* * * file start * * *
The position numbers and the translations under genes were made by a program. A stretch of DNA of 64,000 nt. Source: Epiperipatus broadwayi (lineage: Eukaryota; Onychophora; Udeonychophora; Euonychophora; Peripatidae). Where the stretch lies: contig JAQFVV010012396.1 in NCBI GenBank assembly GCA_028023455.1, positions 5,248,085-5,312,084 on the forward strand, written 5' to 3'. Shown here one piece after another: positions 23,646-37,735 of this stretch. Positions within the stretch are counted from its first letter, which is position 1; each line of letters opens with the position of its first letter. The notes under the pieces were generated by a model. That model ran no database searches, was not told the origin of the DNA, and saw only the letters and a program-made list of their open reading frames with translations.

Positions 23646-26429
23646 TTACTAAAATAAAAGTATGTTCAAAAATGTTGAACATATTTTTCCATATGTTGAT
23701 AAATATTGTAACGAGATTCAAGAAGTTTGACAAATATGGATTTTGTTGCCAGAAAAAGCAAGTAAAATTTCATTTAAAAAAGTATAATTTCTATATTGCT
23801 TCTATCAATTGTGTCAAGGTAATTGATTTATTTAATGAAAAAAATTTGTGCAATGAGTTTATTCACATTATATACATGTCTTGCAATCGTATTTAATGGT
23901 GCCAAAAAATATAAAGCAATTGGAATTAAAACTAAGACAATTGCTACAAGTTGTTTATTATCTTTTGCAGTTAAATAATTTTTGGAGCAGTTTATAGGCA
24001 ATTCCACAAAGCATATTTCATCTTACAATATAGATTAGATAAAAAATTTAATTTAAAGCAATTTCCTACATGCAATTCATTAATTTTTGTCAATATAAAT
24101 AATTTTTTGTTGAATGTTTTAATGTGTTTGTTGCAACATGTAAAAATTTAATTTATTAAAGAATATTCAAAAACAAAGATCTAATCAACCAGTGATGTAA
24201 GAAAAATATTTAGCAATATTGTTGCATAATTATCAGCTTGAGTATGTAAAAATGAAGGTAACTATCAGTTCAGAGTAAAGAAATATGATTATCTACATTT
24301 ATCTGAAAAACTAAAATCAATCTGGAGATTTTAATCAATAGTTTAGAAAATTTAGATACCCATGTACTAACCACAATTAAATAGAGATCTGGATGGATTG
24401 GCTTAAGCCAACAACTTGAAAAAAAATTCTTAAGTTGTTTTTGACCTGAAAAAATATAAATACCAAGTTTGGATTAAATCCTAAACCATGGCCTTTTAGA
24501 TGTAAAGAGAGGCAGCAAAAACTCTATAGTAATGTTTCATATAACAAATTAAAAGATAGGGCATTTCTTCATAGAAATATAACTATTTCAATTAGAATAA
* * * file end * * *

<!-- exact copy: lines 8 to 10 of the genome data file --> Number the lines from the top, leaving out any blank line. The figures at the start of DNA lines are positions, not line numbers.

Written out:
24101 AATTTTTTGTTGAATGTTTTAATGTGTTTGTTGCAACATGTAAAAATTTAATTTATTAAAGAATATTCAAAAACAAAGATCTAATCAACCAGTGATGTAA
24201 GAAAAATATTTAGCAATATTGTTGCATAATTATCAGCTTGAGTATGTAAAAATGAAGGTAACTATCAGTTCAGAGTAAAGAAATATGATTATCTACATTT
24301 ATCTGAAAAACTAAAATCAATCTGGAGATTTTAATCAATAGTTTAGAAAATTTAGATACCCATGTACTAACCACAATTAAATAGAGATCTGGATGGATTG